Because of my job I have, of late, been spending lots of time in southern New Jersey.  Of course I have not been spending time in the southernmost part of New Jersey because, as  a birder, I could never be lucky enough to have to work in Cape May.  No, I get to be in southwestern New Jersey, just across the river from Philadelphia.  Those with a good grasp on the geography of the northeastern United States, or with access to my Facebook page, will know that this means that I have spent quite a bit of time in Camden as well as the rest of Camden County, Gloucester County, and Burlington County.  But Camden, poor Camden, is what I want to focus on here.

Camden is the poster child for the post industrial collapse of American urban areas.  It was once a beautiful city but it has fallen on the hardest of hard times.  In 2004, 2005, and 2009, it was ranked as the most dangerous city in the United States and in 2008 there were 2,333 violent crimes per 100,000 residents.  Over a third of the city’s residents live below the poverty line and it is afflicted by “homelessness, drug trafficking, prostitution, robbery, looting, constant violence, and an overwhelmed police force.”*  In January of this year, that police force was cut in half because there was not enough money to pay them (though some were rehired in March).

Though it sits on the Delaware River and residents have great views of Philadelphia when one is in Camden one is usually paying more attention to one’s immediate surroundings to enjoy the view.  The urban decay means that many buildings are abandoned and boarded up, streets are so poorly maintained that potholes large enough to swallow a car are everywhere, and it is not the most unusual situation, as I learned, to be offered heroin.

Despite the problems Camden faces, and the random typings of a white bird blogger who feels to some degree like a poverty tourist in a city that is populated almost entirely by African-Americans and Latinos probably don’t help, one can find beauty in the remains of the city.  Buildings from the turn of the last century, though run down, still maintain some charm.  Children making their way to and from school play and run around like kids everywhere.  On a bright, sunny day in spring when trees are blooming some blocks are downright pleasant.  There is much potential in Camden, like any other place where people live, and it not the fault of the current residents that the ebb and flow of the global economy has decimated their once-fine city.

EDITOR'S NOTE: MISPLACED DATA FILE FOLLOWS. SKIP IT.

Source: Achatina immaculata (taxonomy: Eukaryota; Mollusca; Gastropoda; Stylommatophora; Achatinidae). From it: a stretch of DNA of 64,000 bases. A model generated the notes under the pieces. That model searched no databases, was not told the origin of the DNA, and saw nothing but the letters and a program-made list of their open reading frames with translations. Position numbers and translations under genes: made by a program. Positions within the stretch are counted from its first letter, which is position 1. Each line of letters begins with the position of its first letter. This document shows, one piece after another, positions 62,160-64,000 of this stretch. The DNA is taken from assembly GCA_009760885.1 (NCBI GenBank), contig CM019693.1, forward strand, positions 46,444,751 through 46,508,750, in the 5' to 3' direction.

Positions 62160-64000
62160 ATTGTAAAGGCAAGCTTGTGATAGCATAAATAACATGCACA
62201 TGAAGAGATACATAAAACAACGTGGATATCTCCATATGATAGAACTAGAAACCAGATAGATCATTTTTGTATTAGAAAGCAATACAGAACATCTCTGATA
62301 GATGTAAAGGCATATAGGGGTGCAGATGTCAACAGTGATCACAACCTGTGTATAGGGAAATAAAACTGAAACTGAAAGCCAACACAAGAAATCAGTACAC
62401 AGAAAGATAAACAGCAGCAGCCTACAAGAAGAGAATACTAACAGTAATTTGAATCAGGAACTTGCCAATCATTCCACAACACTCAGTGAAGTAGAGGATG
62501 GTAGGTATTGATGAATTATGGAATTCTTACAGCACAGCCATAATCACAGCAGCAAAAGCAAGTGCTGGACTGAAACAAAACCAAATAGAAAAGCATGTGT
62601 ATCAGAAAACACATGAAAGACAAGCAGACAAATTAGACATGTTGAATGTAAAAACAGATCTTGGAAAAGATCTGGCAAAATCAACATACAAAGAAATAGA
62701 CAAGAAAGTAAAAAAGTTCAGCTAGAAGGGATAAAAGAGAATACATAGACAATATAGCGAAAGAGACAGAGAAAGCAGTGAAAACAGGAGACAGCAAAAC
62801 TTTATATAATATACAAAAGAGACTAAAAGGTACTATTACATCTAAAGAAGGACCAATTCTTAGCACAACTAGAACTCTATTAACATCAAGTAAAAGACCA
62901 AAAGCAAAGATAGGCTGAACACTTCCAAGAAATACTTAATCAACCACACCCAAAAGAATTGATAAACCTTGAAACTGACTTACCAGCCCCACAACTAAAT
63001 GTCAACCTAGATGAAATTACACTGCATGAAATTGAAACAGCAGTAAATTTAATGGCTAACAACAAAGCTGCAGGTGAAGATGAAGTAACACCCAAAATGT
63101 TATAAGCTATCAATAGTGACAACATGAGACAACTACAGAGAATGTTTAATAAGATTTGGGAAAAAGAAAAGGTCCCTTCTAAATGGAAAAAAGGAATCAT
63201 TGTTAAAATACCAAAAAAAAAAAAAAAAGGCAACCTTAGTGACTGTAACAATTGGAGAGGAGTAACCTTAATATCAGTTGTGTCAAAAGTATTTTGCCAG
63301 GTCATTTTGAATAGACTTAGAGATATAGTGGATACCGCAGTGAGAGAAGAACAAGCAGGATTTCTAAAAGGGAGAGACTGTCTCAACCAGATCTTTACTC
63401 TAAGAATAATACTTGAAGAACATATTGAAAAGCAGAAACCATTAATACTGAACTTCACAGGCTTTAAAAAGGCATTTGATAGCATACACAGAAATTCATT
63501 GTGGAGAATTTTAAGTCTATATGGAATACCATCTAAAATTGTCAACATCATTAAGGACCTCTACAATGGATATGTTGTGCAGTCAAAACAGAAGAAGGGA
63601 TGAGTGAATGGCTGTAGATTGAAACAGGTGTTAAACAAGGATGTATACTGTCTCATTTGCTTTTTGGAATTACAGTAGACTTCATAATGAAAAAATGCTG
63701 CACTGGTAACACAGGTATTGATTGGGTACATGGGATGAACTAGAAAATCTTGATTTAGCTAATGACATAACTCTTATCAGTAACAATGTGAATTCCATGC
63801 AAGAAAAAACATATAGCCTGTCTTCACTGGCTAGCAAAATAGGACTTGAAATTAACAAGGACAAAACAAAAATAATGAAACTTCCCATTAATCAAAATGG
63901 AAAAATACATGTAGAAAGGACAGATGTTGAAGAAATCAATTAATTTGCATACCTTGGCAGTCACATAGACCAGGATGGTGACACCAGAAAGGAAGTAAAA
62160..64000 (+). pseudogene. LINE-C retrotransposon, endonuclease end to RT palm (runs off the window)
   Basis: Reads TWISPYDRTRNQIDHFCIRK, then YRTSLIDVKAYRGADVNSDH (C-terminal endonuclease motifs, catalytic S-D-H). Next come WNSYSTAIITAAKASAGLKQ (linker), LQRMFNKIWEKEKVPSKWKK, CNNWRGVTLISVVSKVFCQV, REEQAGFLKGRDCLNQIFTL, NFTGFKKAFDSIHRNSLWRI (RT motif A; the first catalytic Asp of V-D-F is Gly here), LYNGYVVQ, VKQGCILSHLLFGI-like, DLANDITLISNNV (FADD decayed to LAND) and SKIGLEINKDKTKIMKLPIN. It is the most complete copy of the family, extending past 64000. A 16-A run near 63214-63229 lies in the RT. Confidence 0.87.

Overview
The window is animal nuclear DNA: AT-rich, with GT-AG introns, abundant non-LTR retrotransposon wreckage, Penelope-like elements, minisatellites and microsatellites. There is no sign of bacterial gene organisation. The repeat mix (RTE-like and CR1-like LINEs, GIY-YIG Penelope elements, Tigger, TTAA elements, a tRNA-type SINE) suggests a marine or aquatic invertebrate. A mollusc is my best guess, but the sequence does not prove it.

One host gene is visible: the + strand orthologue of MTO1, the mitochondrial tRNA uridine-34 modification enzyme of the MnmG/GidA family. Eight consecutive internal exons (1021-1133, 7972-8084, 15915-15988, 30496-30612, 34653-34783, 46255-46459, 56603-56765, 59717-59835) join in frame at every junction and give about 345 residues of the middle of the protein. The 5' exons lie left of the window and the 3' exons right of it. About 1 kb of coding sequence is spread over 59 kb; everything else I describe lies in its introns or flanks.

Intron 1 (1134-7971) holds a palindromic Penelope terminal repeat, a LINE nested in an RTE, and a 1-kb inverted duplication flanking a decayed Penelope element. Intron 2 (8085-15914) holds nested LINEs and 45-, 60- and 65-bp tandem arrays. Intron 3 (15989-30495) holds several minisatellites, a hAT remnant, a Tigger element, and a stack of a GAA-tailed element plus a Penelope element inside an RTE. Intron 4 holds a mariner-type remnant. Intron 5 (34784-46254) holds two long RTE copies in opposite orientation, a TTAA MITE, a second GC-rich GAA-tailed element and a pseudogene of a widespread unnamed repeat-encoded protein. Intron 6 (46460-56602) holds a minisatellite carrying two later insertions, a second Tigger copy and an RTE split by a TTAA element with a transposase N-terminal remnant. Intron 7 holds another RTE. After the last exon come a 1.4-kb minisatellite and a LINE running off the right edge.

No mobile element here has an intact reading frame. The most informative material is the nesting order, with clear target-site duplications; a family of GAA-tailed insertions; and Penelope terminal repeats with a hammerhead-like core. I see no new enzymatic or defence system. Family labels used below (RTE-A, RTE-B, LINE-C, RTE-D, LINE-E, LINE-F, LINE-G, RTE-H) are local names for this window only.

I’m not sure of the point of this post other then shortly after I was offered heroin in one of the worst environments I have ever seen in an American city and I was ready to write Camden off for good I heard a Song Sparrow sing its song of spring in a place of despair.  As cheesy and trite as it sounds and as cheesy and trite as the title of this blog post is it gave me a bit of hope for the fine people of Camden and, by extension, the downtrodden everywhere.  Those clear tones ringing from the top of a scraggly bush on a broken down block in a broken down city cheered me.  Birds can do that.

Keep singing, Song Sparrow, and people of Camden, keep struggling.  Maybe, just maybe, we can get through this.

a singing Song Sparrow

*All of this information was gleaned from the Camden, New Jersey Wikipedia page.


Written by Corey
Corey is a New Yorker who lived most of his life in upstate New York but has lived in Queens since 2008. He's only been birding since 2005 but has garnered a respectable life list by birding whenever he wasn't working as a union representative or spending time with his family. He lives in Forest Hills with Daisy and Desmond Shearwater. His bird photographs have appeared on the Today Show, in Birding, Living Bird Magazine, Bird Watcher's Digest, and many other fine publications. He is also the author of the American Birding Association Field Guide to the Birds of New York.